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Jemds.com
Original Article
RARE BUT THERE: MALE BREAST CANCER
Raj. Nagarkar1, Sirshendu Roy2, Aditya Adhav3, Abhishek Jadhav4, Ashutosh Tondare5
1Consultant,
Department of Surgical Oncology, Curie Manavata Cancer Centre.
Department of Surgical Oncology, Curie Manavata Cancer Centre.
3Fellow, Department of Surgical Oncology, Curie Manavata Cancer Centre.
4Fellow, Department of Surgical Oncology, Curie Manavata Cancer Centre.
5Consultant, Department of Surgical Oncology, Curie Manavata Cancer Centre.
2Consultant,
ABSTRACT
Male Breast Cancer (MBC) is a rare disease representing less than 1% of all malignancies in men and only 1% of all incident
breast cancers. Our study details incidence of male breast carcinoma at a Tertiary Cancer Centre. Thirteen patients were collected
from 2007 to 2015 at the Curie Manavata Cancer Centre, Nashik. The main complaint was a mass beneath the areola. All were ductal
carcinomas. Management consisted of radical mastectomy; radiotherapy and hormonal therapy with or without chemotherapy. Two
patients presented with metastasis, the site of metastasis was lung. Male breast cancer has many similarities to breast cancer in
women, but there are distinct features that should be appreciated. Future research for better understanding of this disease at various
levels is needed to improve the management and prognosis of male patients.
KEYWORDS
Male Breast Cancer.
HOW TO CITE THIS ARTICLE: Raj. Nagarkar, Sirshendu Roy, Aditya Adhav, Abhishek Jadhav, Ashutosh Tondare. “Rare But There:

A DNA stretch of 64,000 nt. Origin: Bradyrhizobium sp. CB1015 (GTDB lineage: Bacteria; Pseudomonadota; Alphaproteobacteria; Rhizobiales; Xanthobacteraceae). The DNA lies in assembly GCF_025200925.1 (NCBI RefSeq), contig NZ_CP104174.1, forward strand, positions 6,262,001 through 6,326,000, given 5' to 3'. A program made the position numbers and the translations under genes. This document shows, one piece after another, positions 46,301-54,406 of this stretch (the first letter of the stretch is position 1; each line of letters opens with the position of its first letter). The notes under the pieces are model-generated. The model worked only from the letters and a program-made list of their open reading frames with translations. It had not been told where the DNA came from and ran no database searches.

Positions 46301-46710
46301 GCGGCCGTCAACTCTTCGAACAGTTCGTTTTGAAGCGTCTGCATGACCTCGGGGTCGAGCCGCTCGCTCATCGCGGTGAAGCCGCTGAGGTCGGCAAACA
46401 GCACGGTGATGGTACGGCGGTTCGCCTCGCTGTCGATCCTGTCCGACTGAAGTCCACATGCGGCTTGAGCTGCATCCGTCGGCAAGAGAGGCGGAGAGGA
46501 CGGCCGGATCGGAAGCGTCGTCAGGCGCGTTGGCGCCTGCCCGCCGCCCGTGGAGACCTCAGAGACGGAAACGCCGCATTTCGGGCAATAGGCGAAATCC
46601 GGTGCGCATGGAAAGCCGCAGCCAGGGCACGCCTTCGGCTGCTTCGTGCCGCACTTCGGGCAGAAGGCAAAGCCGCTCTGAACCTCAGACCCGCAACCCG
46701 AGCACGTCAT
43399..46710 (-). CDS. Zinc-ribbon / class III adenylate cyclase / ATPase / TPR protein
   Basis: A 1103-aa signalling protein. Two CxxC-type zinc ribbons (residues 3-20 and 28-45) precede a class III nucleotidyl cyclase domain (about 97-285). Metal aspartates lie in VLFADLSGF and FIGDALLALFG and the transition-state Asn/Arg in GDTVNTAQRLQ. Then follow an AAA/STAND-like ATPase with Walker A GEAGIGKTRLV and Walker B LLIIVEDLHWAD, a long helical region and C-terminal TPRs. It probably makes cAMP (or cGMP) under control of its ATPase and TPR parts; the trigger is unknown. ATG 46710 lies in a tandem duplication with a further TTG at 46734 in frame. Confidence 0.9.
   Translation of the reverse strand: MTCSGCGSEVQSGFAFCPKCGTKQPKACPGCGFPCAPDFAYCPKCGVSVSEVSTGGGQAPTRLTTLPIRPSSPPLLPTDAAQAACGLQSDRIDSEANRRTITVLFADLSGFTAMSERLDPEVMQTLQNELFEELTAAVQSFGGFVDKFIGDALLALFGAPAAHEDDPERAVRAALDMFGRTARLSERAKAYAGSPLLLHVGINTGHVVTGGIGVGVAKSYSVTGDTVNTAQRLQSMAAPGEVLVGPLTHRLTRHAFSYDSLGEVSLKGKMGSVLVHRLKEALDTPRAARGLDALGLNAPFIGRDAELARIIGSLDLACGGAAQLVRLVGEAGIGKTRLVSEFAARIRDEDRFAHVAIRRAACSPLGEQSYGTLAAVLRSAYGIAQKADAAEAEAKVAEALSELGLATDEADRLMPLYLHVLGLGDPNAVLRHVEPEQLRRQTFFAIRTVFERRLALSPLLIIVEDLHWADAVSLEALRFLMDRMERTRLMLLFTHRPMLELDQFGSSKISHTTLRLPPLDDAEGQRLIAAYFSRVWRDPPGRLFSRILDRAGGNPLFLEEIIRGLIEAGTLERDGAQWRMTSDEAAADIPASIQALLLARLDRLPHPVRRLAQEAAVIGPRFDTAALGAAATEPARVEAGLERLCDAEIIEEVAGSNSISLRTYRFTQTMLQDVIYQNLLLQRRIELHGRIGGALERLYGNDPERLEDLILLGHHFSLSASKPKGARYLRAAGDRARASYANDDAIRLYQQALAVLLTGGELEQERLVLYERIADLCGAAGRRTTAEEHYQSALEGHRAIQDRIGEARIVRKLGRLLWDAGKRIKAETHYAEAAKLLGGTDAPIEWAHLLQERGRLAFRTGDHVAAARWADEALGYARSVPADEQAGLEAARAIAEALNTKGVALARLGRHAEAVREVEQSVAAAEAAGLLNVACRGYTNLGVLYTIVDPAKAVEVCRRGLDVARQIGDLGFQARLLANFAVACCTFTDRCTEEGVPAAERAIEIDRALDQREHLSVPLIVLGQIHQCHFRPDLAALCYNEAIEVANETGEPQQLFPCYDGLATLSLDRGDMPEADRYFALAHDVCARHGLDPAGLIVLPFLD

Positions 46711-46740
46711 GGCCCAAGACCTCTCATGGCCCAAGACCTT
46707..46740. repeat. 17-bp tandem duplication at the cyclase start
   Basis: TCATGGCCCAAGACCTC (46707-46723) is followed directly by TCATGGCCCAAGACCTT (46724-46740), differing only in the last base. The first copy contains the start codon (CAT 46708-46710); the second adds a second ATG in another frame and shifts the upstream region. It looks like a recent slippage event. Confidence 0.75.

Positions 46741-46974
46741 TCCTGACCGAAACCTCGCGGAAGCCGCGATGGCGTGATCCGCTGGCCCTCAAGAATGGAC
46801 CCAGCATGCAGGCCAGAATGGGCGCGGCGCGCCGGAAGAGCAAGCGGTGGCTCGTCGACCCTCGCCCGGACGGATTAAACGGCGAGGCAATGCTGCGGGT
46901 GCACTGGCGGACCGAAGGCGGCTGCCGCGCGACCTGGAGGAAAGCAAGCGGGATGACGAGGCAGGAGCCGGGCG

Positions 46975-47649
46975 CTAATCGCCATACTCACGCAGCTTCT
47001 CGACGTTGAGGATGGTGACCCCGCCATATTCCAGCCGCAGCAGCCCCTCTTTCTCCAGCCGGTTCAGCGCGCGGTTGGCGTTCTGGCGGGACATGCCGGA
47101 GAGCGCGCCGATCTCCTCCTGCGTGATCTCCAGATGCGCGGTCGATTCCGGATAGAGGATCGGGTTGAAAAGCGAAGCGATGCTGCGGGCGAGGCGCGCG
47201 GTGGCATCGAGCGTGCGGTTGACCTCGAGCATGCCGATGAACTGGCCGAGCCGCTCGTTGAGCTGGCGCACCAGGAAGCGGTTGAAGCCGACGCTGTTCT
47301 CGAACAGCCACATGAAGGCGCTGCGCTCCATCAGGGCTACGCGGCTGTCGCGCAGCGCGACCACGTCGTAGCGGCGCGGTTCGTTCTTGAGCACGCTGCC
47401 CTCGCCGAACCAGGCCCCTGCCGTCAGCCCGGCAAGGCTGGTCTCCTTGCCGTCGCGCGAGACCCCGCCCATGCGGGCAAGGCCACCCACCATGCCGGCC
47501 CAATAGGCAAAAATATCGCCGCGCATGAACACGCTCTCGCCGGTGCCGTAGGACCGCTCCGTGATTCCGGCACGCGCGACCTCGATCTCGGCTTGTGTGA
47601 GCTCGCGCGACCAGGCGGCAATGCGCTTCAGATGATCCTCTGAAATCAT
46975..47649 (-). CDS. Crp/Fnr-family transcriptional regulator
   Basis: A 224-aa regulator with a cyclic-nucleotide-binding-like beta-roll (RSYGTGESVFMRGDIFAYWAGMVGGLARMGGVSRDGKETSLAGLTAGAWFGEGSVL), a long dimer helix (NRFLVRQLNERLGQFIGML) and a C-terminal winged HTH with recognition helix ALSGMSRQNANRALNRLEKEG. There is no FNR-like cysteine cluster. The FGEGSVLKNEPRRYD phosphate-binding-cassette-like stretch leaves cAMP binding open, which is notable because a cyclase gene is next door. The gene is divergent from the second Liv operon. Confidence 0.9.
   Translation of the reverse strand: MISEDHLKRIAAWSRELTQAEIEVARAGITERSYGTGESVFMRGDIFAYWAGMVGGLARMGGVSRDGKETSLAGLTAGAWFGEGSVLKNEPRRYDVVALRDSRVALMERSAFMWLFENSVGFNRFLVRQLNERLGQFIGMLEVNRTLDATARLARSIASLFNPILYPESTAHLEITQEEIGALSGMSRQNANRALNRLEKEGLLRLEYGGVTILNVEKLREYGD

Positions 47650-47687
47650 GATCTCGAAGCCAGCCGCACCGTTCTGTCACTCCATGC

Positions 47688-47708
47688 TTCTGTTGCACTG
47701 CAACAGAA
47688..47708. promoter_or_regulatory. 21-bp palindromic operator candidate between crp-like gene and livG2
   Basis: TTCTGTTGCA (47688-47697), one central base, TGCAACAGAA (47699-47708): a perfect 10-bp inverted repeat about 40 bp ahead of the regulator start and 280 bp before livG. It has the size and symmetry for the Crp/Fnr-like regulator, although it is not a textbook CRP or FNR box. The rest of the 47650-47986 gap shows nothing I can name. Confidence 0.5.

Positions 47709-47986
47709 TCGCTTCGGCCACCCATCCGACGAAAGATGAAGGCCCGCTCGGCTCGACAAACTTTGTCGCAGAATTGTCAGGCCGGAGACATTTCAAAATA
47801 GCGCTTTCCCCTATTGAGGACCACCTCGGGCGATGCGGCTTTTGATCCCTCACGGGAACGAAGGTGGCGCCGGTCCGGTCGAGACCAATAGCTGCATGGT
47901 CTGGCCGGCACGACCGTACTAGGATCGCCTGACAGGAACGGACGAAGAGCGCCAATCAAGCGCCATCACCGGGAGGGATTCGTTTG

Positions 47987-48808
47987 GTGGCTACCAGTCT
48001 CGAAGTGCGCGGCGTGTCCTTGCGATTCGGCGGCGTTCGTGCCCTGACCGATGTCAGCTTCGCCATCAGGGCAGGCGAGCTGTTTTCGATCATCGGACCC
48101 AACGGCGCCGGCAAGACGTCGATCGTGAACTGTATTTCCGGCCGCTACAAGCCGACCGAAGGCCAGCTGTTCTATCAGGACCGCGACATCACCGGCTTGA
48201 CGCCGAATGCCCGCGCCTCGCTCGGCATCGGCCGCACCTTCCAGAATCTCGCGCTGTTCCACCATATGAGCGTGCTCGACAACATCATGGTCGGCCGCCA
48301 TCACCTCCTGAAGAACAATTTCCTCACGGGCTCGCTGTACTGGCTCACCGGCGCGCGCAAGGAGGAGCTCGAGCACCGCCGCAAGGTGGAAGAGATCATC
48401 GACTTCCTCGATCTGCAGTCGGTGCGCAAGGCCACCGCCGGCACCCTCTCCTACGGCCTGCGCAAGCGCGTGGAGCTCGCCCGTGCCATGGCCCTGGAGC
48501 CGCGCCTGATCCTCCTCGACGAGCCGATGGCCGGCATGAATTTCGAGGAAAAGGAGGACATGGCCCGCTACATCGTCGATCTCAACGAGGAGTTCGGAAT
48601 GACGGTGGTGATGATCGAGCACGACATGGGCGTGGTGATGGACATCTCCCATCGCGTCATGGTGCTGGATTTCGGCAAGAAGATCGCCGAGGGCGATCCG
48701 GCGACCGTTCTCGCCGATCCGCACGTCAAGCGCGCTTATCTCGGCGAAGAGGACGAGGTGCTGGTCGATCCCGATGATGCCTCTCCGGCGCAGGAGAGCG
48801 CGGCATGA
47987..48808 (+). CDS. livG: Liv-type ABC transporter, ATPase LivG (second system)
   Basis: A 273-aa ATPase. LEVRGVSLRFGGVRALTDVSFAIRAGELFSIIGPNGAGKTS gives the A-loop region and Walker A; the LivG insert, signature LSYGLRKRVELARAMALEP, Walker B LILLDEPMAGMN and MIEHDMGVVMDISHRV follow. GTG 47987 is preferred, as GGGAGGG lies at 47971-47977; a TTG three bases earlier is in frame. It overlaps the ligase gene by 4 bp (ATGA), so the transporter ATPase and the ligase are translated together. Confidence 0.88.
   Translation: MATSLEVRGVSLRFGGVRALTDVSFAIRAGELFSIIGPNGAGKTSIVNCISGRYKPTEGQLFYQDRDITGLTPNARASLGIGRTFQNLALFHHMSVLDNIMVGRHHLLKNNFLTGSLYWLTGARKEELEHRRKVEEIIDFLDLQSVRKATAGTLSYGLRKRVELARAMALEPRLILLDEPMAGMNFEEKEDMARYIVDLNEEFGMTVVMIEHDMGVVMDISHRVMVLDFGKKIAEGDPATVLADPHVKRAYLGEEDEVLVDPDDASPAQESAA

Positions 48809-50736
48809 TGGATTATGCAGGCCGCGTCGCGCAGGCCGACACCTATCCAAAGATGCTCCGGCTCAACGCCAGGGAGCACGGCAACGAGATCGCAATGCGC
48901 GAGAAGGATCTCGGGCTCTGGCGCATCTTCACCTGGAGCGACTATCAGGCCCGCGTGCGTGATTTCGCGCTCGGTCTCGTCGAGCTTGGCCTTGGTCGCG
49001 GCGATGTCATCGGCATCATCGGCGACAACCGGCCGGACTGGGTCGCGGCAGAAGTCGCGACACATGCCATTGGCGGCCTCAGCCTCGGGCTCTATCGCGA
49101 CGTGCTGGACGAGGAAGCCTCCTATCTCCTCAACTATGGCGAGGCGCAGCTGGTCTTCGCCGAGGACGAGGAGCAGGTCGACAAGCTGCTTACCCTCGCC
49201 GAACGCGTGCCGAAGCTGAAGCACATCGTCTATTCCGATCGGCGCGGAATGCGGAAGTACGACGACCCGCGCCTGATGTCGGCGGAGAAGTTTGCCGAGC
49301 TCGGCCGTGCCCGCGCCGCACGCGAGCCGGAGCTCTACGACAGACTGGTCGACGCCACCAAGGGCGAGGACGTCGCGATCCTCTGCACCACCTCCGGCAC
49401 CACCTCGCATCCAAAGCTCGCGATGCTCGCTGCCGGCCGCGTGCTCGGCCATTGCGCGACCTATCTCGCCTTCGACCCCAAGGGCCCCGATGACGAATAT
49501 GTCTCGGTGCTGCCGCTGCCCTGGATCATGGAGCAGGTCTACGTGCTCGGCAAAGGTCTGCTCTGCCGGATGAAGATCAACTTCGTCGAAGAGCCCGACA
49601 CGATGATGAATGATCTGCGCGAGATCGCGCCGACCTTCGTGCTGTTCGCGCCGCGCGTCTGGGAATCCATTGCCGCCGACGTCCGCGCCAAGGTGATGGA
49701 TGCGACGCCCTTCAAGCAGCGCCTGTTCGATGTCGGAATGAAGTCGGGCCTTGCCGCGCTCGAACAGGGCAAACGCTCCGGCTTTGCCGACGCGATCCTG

Male Breast Cancer.” Journal of Evolution of Medical and Dental Sciences 2015; Vol. 4, Issue 100, December 14; Page: 16551-16553,
DOI: 10.14260/jemds/2015/2463
INTRODUCTION
Female breast received maximum attention. Male breast is
ignored due to its rudimentary and non-functional nature.
Problems of male breast are carcinoma, gynecomastia, lipoma,
sarcoma and metastasis. The epidemiology of male breast
carcinoma is not known. Male breast cancer is a rare disease
that accounts for less than 1% of all cancers in men and less
than 1% of all diagnosed breast cancers.1 Risk factors being
less awareness leading to cases presenting late, which in turn
leads to local infiltration and distant metastasis.
AIM
The incidence of male breast carcinoma at a Tertiary Cancer
Centre.
MATERIALS AND METHODS
All male patients with lump in the breast attending OPD were
included. Staging was carried out according to the TNM
classification. Diagnosis was made by biopsy of the breast
tumor. Based on the diagnosis, patients underwent modified
radical mastectomy with axillary clearance and
immunohistochemical analysis to determine Estrogen (ER)
and Progesterone Receptor (PR) and HER2 status. It was a
retrospective study of 8 years duration (May 2007 to October
2015). Total no. of patients 13.
Fig.1: Age wise incidence of
male breast carcinoma
Maximum number 4(31%) of patients were found in the age
group of 71-75 years. All the 13 patients presented with chief
complaints of lump in the breast; 7/13(54%) had lump in right
breast and 6/13(46%) in left breast (Figure 2).
RESULTS
In the present study, 13 patients with age ranging from 45-75
yrs with carcinoma breast were evaluated. The age wise
incidence ranged from 45 to 75 years (Figure 1).
Financial or Other, Competing Interest: None.
Submission 06-11-2015, Peer Review 07-11-2015,
Acceptance 05-12-2015, Published 14-12-2015.
Corresponding Author:
Dr. Aditya Adhav,
Adhav Hospital, Shivajinagar,
Opp. Inox Theatre,
Nashik – 422006.
E-mail: [email protected]
DOI:10.14260/jemds/2015/2463
Fig. 2: Sides involved
Journal of Evolution of Medical and Dental Sciences/ eISSN- 2278-4802, pISSN- 2278-4748/ Vol. 4/ Issue 100/ Dec. 14, 2015
Page 16551
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Original Article
According to the TNM classification, tumors were
categorized as T1: 3 cases (23%), T2: 4 cases (31%) and T4: 6
cases (46%). Tumors were classed as N1 and N2 respectively,
in 4(31%) and 1(8%) of the cases; 2(15%) patients initially
had lung metastases (Figure 3).
involvement with retraction and/or ulceration and/or
bleeding, axillary lymphoadenopathies and gynecomastia.3,4